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Historical seismograms for unravelling a mysterious earthquake: The 1907 Sumatra Earthquake

Kanamori, Hiroo and Rivera, Luis and Lee, William H. K. (2010) Historical seismograms for unravelling a mysterious earthquake: The 1907 Sumatra Earthquake. Geophysical Journal International, 183 (1). pp. 358-374. ISSN 0956-540X. https://resolver.caltech.edu/CaltechAUTHORS:20101011-110410490

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Abstract

History of instrumental seismology is short. Seismograms are available only for a little more than 100 years; high-quality seismograms are available only for the last 50 years and the seismological database is very limited in time. To extend the database, seismograms of old events are of vital importance. Many unusual earthquakes are known to have occurred, but their seismological characteristics are poorly known. The 1907 Sumatra earthquake is one of them (1907 January 4, M= 7.6). Gutenberg and Richter located this event in the outer-rise area of the Sunda arc. This earthquake is known to be anomalous because of its extensive tsunami, which is disproportionate of its magnitude. The tsunami affected the coastal areas over 950 km along the Sumatran coast. We investigated this earthquake using the historical seismograms we could collect from several seismological observatories. We examined the P-wave arrival times listed in the Strassburg Bulletin (1912) and other station bulletins. The scatter of the Observed−Computed traveltime residuals ranges from –30 to 30 s, too large to locate the event accurately. The uncertainty of the epicentre estimated from an S-P grid-search relocation study is at least 1° (~110 km). We interpreted the Omori seismograms from Osaka, Mizusawa and Tokyo, and the Wiechert seismograms from Göttingen and Uppsala by comparing them with the seismograms simulated from modern broad-band seismograms of the 2002, 2008 and two 2010 Sumatra earthquakes which occurred near the 1907 earthquake. From the amplitude of Rayleigh waves recorded on the Omori seismograms we conclude that the magnitude of the 1907 earthquake at about 30 to 40 s is about 7.8 (i.e. 7.5 to 8.0). The SH waveforms recorded on the Göttingen and Uppsala seismograms suggest that the 1907 earthquake is a thrust earthquake at a shallow depth around 30 km. The most likely scenario is that the 1907 earthquake initiated on the subduction interface, and slowly ruptured up-dip into the shallow sediments and caused the extensive tsunami. Although their quantity and quality are limited, historical seismograms provide key quantitative information about old events that cannot be obtained otherwise. This underscores the importance of preserving historical seismograms.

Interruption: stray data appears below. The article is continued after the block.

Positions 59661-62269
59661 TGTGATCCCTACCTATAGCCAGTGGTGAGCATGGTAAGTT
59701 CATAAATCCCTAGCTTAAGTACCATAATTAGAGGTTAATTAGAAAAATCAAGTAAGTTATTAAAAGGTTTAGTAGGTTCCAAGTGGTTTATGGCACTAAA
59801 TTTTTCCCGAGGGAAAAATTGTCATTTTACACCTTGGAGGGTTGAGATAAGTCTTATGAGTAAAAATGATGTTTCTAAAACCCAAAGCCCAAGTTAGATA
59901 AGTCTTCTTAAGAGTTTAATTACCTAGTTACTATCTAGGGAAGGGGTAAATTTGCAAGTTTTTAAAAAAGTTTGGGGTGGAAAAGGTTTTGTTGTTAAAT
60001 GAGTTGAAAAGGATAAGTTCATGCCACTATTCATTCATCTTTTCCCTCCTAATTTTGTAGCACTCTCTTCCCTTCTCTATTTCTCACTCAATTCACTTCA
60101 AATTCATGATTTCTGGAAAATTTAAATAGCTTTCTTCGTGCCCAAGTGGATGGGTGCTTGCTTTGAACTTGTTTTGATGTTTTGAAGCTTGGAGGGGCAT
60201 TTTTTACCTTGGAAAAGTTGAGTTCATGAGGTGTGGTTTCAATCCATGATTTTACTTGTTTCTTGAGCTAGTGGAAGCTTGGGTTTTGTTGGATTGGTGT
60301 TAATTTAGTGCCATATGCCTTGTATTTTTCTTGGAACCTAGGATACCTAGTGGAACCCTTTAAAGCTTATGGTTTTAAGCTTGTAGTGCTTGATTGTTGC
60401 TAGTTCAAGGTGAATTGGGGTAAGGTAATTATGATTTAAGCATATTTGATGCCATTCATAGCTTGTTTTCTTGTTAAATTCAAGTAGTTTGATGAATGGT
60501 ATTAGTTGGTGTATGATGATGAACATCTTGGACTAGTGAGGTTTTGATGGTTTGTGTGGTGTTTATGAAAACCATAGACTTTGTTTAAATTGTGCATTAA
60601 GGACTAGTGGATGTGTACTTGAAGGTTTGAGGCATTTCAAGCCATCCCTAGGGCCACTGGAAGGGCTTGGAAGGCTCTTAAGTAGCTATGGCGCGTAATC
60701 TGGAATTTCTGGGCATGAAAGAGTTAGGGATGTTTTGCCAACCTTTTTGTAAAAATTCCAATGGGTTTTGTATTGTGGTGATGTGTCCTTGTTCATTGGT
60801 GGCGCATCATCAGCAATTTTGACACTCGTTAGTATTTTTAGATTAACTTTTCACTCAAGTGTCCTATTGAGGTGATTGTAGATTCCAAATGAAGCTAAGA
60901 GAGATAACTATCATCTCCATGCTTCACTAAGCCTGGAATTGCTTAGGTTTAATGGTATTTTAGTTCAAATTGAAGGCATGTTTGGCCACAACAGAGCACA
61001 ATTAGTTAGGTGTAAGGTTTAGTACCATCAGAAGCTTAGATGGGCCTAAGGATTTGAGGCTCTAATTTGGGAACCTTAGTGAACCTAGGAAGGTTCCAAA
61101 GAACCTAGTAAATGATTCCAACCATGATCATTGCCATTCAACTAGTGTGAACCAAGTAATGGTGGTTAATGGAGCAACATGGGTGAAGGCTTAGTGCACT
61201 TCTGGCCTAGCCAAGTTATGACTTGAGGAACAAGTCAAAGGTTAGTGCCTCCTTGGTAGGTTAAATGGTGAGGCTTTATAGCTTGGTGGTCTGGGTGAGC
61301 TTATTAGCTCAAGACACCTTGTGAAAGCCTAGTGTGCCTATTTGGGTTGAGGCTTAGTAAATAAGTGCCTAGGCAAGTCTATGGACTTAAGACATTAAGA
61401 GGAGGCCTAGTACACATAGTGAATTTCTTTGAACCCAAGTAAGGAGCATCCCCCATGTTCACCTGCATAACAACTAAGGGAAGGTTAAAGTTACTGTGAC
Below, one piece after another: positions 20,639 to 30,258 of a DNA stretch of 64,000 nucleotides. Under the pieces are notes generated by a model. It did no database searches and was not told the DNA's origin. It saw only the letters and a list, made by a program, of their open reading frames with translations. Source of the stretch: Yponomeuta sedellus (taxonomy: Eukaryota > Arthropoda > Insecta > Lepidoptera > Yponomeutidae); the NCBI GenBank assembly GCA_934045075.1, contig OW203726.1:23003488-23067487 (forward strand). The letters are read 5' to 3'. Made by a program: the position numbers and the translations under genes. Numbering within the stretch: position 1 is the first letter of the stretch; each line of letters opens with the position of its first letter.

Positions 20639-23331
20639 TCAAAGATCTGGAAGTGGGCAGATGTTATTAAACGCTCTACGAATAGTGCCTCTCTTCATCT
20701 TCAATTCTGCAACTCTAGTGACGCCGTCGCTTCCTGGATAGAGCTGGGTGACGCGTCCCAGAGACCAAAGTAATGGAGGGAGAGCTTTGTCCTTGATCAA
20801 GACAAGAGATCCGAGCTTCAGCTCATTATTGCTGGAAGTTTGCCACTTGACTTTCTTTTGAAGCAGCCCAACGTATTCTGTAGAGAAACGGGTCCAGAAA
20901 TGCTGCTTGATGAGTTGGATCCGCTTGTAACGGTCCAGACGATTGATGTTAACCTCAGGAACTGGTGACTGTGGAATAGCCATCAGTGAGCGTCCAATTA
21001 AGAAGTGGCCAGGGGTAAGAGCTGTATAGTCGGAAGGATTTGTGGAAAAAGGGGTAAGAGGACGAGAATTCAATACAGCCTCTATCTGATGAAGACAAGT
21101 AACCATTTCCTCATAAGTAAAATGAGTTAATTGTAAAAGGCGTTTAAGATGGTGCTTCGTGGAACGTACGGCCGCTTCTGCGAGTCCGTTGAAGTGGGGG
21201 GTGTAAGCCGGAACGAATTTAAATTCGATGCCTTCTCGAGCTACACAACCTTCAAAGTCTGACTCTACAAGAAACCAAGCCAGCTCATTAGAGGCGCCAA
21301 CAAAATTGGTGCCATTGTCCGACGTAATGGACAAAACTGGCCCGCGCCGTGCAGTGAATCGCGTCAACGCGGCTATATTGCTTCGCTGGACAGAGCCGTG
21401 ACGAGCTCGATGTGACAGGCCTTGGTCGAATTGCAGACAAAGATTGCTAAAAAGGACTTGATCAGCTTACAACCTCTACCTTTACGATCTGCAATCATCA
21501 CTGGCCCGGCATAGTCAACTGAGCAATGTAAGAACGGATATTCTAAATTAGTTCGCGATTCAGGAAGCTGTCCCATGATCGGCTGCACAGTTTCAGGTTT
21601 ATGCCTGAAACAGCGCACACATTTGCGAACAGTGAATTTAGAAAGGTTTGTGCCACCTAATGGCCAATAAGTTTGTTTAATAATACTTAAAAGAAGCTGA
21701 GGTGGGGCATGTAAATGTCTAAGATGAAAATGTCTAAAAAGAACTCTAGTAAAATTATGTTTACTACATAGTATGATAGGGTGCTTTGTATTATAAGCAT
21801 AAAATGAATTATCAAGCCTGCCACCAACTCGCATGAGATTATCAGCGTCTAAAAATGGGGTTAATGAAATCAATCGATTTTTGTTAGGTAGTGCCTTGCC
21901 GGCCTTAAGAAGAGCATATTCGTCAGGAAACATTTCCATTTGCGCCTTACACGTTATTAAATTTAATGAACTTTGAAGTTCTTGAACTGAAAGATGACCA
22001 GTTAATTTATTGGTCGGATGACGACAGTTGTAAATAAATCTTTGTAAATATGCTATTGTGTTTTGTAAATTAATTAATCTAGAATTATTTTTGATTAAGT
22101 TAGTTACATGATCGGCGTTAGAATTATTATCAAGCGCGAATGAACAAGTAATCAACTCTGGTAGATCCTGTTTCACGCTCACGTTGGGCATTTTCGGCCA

Item Type:Article
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http://dx.doi.org/10.1111/j.1365-246X.2010.04731.xDOIUNSPECIFIED
http://onlinelibrary.wiley.com/doi/10.1111/j.1365-246X.2010.04731.x/abstractPublisherUNSPECIFIED
ORCID:
AuthorORCID
Kanamori, Hiroo0000-0001-8219-9428
Rivera, Luis0000-0002-0726-5445
Additional Information:© 2010 The Authors. Journal compilation © 2010 RAS. Accepted 2010 July 8. Received 2010 June 29; in original form 2009 November 16. Article first published online: 16 Aug. 2010. We thank our colleagues at many seismological institutions and observatories who helped us explore the availability and collect valuable historical seismograms. Just to mention a few: Conny Holmqvist, Kazuko Noguchi, Kenshiro Tsumura, Nobuo Hamada, Norihito Umino, Satoshi Hirahara, Torsten Dahm, Martin Leven, Thomas Jahr, Dieter Kurrle, Zhu Yuanqing, Thierry Camelbeeck, Suhardjono, Randell Teodoro, Antoniuo Pazos, BernardDost, Brian Ferris, and Zurab Javakhishvili. Michel Cara helped us understand the polarity convention of Wiechert seismographs. We have benefited a great deal from discussions with William McCann who also provided us with the base map for Fig. 2. We thank Kerry Sieh, William McCann and Johannes Schweitzer for providing us with helpful comments during the final revision process. We thank Doug Dodge for coding the JLoc grid-search earthquake location program. The copies of the pages of the Gutenberg notepad used in this study were provided by the Archives of the California Institute of Technology. We thank the IRIS Data Management Center for providing us access to the global broad-band sesimograms. We thank the National Research Institute for Earth Science and Disaster Prevention (NIED) Japan for providing us access to the F-net broad-band seismograms. Archiving and scanning project of Mizusawa seismogramswas supported byGrant (PR2002) ‘The Research on the Tonankai and Nankaido earthquakes’ from the ministry of Education, Culture, Science and Technology of Japan.
Subject Keywords:Seismic cycle; Tsunamis; Earthquake source observations; Subduction zone process; Dynamics and mechanics of faulting; Indian Ocean
Issue or Number:1
Record Number:CaltechAUTHORS:20101011-110410490
Persistent URL:https://resolver.caltech.edu/CaltechAUTHORS:20101011-110410490
Official Citation:Kanamori, H., Rivera, L. and Lee, W. H. K. (2010), Historical seismograms for unravelling a mysterious earthquake: The 1907 Sumatra Earthquake. Geophysical Journal International, 183: 358–374. doi: 10.1111/j.1365-246X.2010.04731.x
Usage Policy:No commercial reproduction, distribution, display or performance rights in this work are provided.
ID Code:20370
Collection:CaltechAUTHORS
Deposited By: Tony Diaz
Deposited On:23 Nov 2010 20:20
Last Modified:09 Mar 2020 13:19

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